Oh, in other words, Karl, you're saying, mission accomplished.
OLBERMANN: Extremism in the defense of liberty is no vice. Moderation in the pursuit of justice is no virtue. The original mantra of modern conservatives, pronounced in 1964 by Barry Goldwater to the Republicans who nominated, whose successors seem to have just repudiated him and that conviction. In our third story, denouncing the defense of liberty as extremism in the desperate effort to make something, anything stick against Supreme Court Nominee Sonya Sotomayor.
With confirmation hearings set to begin Monday, the newest Democratic Senator Al Franken meeting with the judge today. But Republicans are trying to hone their attack. The ranking Republican on the Judiciary Committee, Senator Jeff Sessions, griping again about Sotomayor's former position on the board of directors of the Puerto Rican Legal Defense Fund, saying the organization is extreme because it filed some, wait for it, race discrimination lawsuits.
Senator Sessions might not want to acknowledge it, but race discrimination illegal. And even if Sessions were right, Senator Goldwater would have admonished him. Besides, the legal defense fund has written to Sessions explaining that, quote, "neither the board as a whole or any individual member selects litigation to be undertaken or controls ongoing litigation."
Another letter to Sessions from 25 Latino groups criticizing him for mischaracterizing such civil rights work, and trying to create ethnic animosity. Meantime, Judiciary Committee Chair Patrick Leahy released an analysis of just how moderate to conservative the judge is on criminal justice. She reversed only two percent of criminal case convictions. And in 400 criminal cases, she agreed with the Republican appointed jumps 97 percent of the time.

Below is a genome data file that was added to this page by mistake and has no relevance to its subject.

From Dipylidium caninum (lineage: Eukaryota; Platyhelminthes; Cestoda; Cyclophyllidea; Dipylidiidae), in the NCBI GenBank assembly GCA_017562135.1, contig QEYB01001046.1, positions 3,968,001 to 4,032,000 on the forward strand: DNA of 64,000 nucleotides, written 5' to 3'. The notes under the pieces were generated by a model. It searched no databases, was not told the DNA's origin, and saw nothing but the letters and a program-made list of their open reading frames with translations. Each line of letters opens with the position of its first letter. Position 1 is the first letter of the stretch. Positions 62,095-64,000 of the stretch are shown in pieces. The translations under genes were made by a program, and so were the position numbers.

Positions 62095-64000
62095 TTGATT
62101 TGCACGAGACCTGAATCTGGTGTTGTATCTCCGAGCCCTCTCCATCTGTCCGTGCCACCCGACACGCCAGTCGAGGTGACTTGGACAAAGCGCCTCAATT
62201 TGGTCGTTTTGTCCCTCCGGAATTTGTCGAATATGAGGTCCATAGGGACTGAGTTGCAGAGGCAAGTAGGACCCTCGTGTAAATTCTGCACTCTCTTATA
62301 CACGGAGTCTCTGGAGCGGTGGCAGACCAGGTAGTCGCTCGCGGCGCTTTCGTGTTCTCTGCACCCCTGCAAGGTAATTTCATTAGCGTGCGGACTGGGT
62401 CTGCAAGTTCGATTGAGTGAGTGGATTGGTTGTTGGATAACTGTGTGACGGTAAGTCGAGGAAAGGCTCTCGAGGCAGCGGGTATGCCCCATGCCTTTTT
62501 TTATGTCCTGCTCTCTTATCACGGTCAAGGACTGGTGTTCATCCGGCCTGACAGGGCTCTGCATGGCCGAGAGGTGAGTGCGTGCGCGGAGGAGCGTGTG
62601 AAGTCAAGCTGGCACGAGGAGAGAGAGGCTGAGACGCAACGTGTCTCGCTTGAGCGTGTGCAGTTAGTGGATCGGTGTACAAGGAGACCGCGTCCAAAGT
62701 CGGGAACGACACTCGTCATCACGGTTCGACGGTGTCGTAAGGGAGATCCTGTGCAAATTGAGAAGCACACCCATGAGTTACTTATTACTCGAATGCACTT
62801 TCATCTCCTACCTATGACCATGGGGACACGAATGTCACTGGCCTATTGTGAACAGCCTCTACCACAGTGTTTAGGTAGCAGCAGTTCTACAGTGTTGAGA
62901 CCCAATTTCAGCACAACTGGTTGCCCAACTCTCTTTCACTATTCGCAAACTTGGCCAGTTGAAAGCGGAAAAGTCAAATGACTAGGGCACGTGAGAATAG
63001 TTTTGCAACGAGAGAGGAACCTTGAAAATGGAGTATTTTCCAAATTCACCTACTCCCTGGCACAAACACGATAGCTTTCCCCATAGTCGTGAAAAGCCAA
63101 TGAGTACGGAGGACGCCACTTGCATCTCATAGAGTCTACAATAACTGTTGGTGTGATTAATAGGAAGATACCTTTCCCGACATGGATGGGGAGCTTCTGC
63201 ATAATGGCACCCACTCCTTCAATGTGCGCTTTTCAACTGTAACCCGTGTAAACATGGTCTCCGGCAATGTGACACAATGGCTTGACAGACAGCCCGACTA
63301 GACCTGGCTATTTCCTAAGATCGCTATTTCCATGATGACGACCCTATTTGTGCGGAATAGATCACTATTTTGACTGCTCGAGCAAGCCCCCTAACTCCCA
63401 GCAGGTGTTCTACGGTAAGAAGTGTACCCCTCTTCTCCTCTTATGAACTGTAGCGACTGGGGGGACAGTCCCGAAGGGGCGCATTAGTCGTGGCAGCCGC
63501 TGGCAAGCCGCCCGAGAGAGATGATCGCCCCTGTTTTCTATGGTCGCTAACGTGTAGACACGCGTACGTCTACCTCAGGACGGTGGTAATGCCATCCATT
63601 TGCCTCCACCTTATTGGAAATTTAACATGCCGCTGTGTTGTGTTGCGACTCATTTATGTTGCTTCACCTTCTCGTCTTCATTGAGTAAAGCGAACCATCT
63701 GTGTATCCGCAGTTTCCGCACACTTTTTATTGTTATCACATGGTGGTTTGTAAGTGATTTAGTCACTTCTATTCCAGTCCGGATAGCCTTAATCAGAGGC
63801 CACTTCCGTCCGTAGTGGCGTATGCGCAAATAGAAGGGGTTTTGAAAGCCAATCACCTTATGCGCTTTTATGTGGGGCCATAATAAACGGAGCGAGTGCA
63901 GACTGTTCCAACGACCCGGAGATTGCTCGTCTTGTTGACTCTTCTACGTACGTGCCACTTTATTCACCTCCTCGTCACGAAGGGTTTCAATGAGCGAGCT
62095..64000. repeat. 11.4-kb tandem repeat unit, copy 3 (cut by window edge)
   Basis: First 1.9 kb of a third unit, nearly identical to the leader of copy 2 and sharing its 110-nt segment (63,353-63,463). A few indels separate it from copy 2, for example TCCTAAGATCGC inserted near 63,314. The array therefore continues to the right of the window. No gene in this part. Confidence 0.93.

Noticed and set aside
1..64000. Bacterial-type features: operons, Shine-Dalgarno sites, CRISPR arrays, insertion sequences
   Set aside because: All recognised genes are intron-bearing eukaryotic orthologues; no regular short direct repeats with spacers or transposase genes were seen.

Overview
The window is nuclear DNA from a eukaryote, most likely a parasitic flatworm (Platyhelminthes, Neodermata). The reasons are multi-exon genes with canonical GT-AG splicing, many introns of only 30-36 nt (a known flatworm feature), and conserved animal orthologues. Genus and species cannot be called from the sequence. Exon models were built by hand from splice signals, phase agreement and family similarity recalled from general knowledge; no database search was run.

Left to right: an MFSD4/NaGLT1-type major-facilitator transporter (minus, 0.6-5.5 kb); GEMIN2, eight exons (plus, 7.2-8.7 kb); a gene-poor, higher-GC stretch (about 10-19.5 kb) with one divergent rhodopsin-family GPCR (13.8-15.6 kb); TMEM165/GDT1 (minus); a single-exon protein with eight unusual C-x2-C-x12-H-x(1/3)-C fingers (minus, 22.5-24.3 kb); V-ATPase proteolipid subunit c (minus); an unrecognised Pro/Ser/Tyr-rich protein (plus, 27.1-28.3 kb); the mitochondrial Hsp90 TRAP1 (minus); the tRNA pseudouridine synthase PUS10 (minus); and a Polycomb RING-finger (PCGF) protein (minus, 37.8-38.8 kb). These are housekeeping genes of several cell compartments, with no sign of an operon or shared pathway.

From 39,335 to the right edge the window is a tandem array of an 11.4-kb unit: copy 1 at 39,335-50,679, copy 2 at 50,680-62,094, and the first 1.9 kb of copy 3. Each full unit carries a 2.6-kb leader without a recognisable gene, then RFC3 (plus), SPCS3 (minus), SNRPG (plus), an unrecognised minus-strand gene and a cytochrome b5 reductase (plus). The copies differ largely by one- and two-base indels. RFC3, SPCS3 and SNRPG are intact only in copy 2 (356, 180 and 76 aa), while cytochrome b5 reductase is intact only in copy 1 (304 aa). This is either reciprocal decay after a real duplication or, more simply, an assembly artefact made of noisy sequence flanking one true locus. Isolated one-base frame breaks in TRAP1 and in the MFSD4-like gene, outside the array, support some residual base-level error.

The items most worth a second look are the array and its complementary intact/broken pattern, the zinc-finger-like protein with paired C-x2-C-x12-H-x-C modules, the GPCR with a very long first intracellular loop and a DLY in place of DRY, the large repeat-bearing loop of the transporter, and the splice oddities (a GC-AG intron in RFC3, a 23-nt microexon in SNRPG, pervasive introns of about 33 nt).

A new "Washington Post" analysis, meantime, looks only at the close cases, ones in which Sotomayor's second circuit issued a divided ruling, and her positions were mainstream in those, like other judges appointed by Democrats. And another study, this one from the Brennan center, concludes that Sotomayor is squarely within the mainstream of the second circuit. Her decisions joined by the full court 94 percent of the time.
Indeed, former FBI Director Louis Freeh, a self-avowed conservative, endorsed Sotomayor, will testify on her behalf next week, along with former New York District Attorney Robert Morgenthau. Republicans will call to testify against the nomination Frank Ricci, the New Haven, Connecticut fire fighter at the center of a discrimination case, the one in which many legal scholars believe Sotomayor simply followed prevailing law, and then watched as the Supreme Court changed that law.